What is a Spousal IRA? And How to Open One

Written by Kim PinnelliUpdated: 13th Jan 2021
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To open an Individual Retirement Account (IRA), you need earned income unless you’re married, then there’s an exception. As long as one spouse works, you can open a spousal IRA for the non-working spouse.

There are some rules you must know before you take advantage of this option, though.

What is a Spousal IRA?

A spousal IRA is an individual retirement account in the name of a non-working spouse. As long as the working spouse has enough income to cover the amount contributed to BOTH IRAs, they can contribute to a non-working spouse.

A spousal IRA is not a joint IRA – each spouse has his/her own account. You contribute to each one separately, and they perform independently too.

How Does a Spousal IRA Work?

A spousal IRA works the same as an individual IRA. You open the account for your spouse and contribute like you would for your IRA.

You may open a traditional IRA or Roth IRA depending on how you want to manage the taxes. In atraditional IRA, you get a tax deduction in the year you contribute the funds but pay taxes on all withdrawals (contributions plus earnings).

A Roth IRA is after-tax contributions, meaning you don’t get the tax deduction now, but your contributions and earnings grow tax-free. You pay no taxes when you withdraw.

Discuss the options with your financial advisor to determine when you think you’ll have the lower tax bracket. If you’re in a lower tax bracket now, a traditional IRA makes sense. If you believe your tax bracket will decrease in retirement, a Roth IRA is the better option.

Related: Differences between Roth IRA and Traditional IRA

Who is Eligible for a Spousal IRA Contribution?

Any married couple with at least one spouse earning income and who file taxes married filing joint are eligible.

The earned income must exceed the contributions made. The spouse can contribute to both his/her own account and the spouse’s account.

Spousal IRA Contribution Limits

All IRAs have contribution limits, and spousal IRA contribution limits are the same as if they opened the account themselves.

In 2021, you may contribute up to $6,000 per account for a total of $12,000. If you’re over the age of 50, you may contribute an additional $1,000, for a total of $7,000 in contributions for a total of $14,000.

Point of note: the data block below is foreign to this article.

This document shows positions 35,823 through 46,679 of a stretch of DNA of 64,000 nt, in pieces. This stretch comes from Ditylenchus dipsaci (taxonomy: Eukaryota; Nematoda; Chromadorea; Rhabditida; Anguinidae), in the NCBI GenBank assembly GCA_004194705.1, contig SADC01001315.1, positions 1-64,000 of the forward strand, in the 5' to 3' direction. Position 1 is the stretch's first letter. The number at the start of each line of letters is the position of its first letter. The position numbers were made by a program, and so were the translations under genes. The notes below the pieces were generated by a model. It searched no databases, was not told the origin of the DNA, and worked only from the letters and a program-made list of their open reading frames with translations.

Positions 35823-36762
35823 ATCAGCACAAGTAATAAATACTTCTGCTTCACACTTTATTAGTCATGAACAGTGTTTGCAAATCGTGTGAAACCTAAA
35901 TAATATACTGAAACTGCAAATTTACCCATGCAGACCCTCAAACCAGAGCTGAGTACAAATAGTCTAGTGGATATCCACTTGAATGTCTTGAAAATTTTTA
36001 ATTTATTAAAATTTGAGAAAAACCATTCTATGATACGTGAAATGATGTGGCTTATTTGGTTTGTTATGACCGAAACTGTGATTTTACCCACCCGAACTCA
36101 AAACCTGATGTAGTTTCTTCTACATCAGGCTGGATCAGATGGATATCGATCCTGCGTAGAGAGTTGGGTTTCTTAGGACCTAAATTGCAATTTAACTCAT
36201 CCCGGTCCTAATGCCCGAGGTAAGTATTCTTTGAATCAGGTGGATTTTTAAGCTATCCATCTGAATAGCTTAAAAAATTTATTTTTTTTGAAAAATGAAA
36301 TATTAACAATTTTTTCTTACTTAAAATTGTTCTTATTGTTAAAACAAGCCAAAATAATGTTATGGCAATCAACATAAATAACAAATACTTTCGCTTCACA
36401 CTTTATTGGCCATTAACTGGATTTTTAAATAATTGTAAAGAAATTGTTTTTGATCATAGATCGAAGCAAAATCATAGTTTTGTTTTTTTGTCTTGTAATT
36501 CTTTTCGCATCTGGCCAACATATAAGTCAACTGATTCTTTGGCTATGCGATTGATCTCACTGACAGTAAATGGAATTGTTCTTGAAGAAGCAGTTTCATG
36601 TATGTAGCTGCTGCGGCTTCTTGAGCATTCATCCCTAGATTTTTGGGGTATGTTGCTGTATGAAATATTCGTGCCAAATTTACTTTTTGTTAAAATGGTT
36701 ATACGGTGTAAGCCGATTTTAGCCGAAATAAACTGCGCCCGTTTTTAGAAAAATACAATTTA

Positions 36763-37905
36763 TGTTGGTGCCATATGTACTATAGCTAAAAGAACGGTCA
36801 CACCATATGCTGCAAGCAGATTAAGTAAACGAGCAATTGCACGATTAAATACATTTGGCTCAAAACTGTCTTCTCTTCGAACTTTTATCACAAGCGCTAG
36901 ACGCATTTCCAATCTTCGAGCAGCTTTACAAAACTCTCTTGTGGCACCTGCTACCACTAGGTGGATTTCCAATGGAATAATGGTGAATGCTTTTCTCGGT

If your spousal income is less than $12,000 (or $14,000), you may only contribute up to the amount of your income.

Excess Spousal IRA Contribution Penalties

If you contribute more than $6,000 (or $7,000) per account, you’ll pay an excise tax each year equal to 6% of the excess amount.

You’ll pay this amount every year the excess remains in your account. If you want to avoid this tax (as it doesn’t make sense to keep it there), withdraw the excess contributions AND earnings by April 15th your tax filing deadline.

Spousal IRA Rules

I covered the most important rule – the wage-earner must make at least as much as he/she contributes to both IRA accounts. Other rules include:

  • You must file your taxes married filing jointly, not married filing separate
  • The non-working spouse owns the IRA account in his/her name; the working spouse doesn’t have control or ownership of it
  • You can contribute at any age to either a traditional (this is new this year) or Roth IRA
  • You must meet the income guidelines, or your contributions may be limited for a traditional IRA. If you make $105,000 or less and have an employer-sponsored 401K, you can contribute and deduct the full amount. If you make more than $125,000 with a work 401K, you can’t deduct IRA contributions, and if you fall in between those two numbers, you’ll get a partial deduction.
  • If you open a Roth IRA, you must meet the following income guidelines, or you can’t contribute. If you make less than $198,000 per year, you may contribute to both Roth IRAs. If you make over $208,000, you are ineligible for a Roth IRA, and if you fall somewhere in between, you may make reduced contributions.

How to Open a Spousal IRA

If a spousal IRA sounds right for you, it’s easy to open one. First, choose your option from below.

  • Robo-Advisors: If you do not mind working digitally with little human interaction, a robo-advisor is a good option. They have much lower fees and provide a lot of guidance as you make your investment choices. Some even rebalance your portfolio as it changes with the market fluctuations.
  • Brokerages: If you’d prefer more handholding, consider an online discount broker like Charles Schwabor Vanguard. You’ll still work digitally but have access to more advice and handholding. You’ll pay more fees for a broker, so make sure you choose wisely.

Bottom Line: What is a Spousal IRA?

If you’re married and your spouse doesn’t work, opening a spousal IRA helps set him/her up for retirement too.

Even though you’re married, opening two retirement accounts doubles your contribution limit each year from $6,000 to $12,000. Plus, you give your spouse an account of his/her own should anything happen in the future.

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Kim Pinnelli
Kim Pinnelli

Kim Pinnelli is a Senior Writer, Editor, & Product Analyst with a Bachelor’s Degree in Finance from the University of Illinois at Chicago. She has been a professional financial writer for over 15 years, and has appeared in a myriad of industry leading financial media outlets. Leveraging her personal experience, Kim is committed to helping people take charge of their personal finances and make simple financial decisions.